In the U.S., over 400 municipal desalination plants have been opened since 1971 and an estimated 200 or more are currently in operation, though the precise number is not known for certain. Most are in California, Florida and Texas.
Sea water is abundant on Earth—the oceans, unlike other water sources, are always full. To be useful as a water source, it first must be transformed into fresh water.
Typically, of the water extracted from the ocean, only about half is converted to fresh water in the desalination process. This means that for every two gallons of sea water extracted, only one gallon of fresh water is created. Left over is a byproduct called brine, a concentrated salty mixture that needs to be disposed of.
The biggest seawater desalter in the western hemisphere is the Claude “Bud” Lewis Carlsbad Desalination Plant in San Diego County, California. Completed in 2015, the plant can produce up to 60 million gallons of desalted water in one day. In a region plagued with heat and drought, it’s the only water supply in the county that is not dependent on snow or rainfall.
In 2016, California passed an amendment in support of using ocean water to supplement its traditional water supplies like river and groundwater. Called the “Desalination Amendment,” the move provided a consistent method for permitting desalination plants statewide, prioritized protecting marine life, and required tighter regulations for how water is taken from the ocean and the brine is put back in.
Not everyone is convinced that desalinating ocean water is a smart investment. Critics of California’s efforts say that expanding the state’s use of the technology will only make it more challenging and expensive to reach the state’s climate goals. In a 2016 issue brief from the National Resources Defense Council, the authors recommended that the state “proceed with caution.”
“Given the significant energy, climate, and financial costs of desalination, California should prioritize water conservation, water use efficiency, stormwater capture, wastewater recycling, and renewably-powered groundwater desalination,” they wrote. Only after these cheaper, lower impact alternatives have been pursued, the authors said, should seawater desalination be considered.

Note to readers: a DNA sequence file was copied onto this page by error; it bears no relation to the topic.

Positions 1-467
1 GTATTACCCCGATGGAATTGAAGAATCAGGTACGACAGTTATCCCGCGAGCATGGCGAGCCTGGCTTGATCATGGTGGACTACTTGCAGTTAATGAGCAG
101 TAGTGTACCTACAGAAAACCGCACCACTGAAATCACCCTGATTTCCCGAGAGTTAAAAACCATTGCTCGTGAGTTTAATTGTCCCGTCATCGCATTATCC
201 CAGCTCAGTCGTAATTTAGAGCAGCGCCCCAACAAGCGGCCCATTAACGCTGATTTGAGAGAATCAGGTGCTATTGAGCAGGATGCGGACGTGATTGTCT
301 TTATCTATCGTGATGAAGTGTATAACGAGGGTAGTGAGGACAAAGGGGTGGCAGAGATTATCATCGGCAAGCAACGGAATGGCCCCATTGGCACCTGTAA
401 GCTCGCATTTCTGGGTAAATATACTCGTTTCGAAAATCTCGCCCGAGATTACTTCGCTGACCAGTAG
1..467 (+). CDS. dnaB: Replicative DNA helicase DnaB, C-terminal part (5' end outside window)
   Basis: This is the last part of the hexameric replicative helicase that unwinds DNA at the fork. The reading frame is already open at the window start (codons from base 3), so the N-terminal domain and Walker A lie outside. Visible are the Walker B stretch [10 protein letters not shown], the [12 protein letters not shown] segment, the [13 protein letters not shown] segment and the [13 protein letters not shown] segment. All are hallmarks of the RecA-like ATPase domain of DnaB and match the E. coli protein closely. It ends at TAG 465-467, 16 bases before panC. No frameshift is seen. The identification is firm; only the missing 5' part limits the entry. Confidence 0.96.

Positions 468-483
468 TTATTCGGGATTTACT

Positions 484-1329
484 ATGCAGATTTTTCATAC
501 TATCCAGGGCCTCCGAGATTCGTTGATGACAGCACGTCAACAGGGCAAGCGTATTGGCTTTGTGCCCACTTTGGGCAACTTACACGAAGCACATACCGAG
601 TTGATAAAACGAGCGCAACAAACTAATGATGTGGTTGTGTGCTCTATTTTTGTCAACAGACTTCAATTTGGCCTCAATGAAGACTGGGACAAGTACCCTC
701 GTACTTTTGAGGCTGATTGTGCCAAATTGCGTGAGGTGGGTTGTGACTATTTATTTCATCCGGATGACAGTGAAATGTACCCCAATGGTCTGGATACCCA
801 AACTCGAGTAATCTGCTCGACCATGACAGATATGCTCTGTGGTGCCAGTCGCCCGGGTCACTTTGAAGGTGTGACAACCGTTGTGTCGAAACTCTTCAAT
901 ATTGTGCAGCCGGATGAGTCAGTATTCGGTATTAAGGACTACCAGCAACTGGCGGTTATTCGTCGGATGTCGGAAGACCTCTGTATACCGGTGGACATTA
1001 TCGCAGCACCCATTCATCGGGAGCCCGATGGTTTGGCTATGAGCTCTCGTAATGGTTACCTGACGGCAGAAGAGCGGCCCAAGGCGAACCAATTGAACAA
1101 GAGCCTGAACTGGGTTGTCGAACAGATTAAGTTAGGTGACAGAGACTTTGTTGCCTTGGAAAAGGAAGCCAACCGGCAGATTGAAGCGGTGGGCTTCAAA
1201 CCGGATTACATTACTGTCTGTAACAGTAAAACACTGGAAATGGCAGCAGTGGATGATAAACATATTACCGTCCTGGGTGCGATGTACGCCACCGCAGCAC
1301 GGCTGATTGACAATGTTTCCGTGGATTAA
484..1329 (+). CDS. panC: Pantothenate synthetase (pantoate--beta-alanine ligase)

One of the major downsides of desalination is its price tag. Though the cost of running a desalination facility has dropped over time, the cost is still high, especially when compared to other water sources. The Carlsbad plant cost nearly $1 billion to build, and the water it generates is more expensive than water imported from other sources, costing between $2,125 to $2,368 per acre foot in 2017 (an acre foot is the amount of water needed to cover an acre one foot deep).
Removing salt from sea water also requires a lot of energy—more than any other source of water—which contributes to its cost. According to the authors of the 2016 National Resources Defense Council issue brief, seawater desalination in California requires about twice the amount of energy required by water imported from the Colorado River, and about 50% more energy than desalinated brackish (less salty) water and water imported from the California State Water Project require.
An additional cost of seawater desalination is environmental. After the fresh water is removed from the sea water, concentrated brine is left over and deposited back into the ocean. The extra salty mixture doesn’t mix well with the ocean water, so it can sink to the sea floor, lower oxygen levels and harm sea organisms if not managed properly. Not only is the brine salty, but it can also contain some of the chemicals used in the water treatment process.
The potential for negative environmental impacts has led some to oppose construction of the plants in the U.S. After plans for the Carlsbad plant were approved in 2006, the builders faced at least 14 legal challenges from environmental groups opposed to the project.
Despite the drawbacks, enthusiasm for seawater desalination hasn’t completely waned. As of 2019, California has 12 seawater desalination plants, including the one in Carlsbad, and has proposals to build six more.
One of the newly proposed projects is in Huntington Beach. Once complete, the plant will produce 50 million gallons of fresh water a day, becoming one of the largest facilities in the country.
Brackish Water Desalination
Desalination doesn’t just refer to de-salting sea water—it can also be used to transform water that’s not as salty as the ocean, but still too salty to drink, into fresh water.
Known as “brackish water,” this water contains less salt in parts per million (or ppm) compared to sea water, which contains about 35,000 ppm of salt. Fresh water has less than 1,000 ppm of salt, and brackish water falls somewhere in between the two.
Brackish water appears in sources on the surface, like lakes and rivers, as well as in underground aquifers. According to research studies done in 2010, over 95% of the desalination facilities in the U.S. are located inland, away from the ocean, and most are designed to treat brackish groundwater.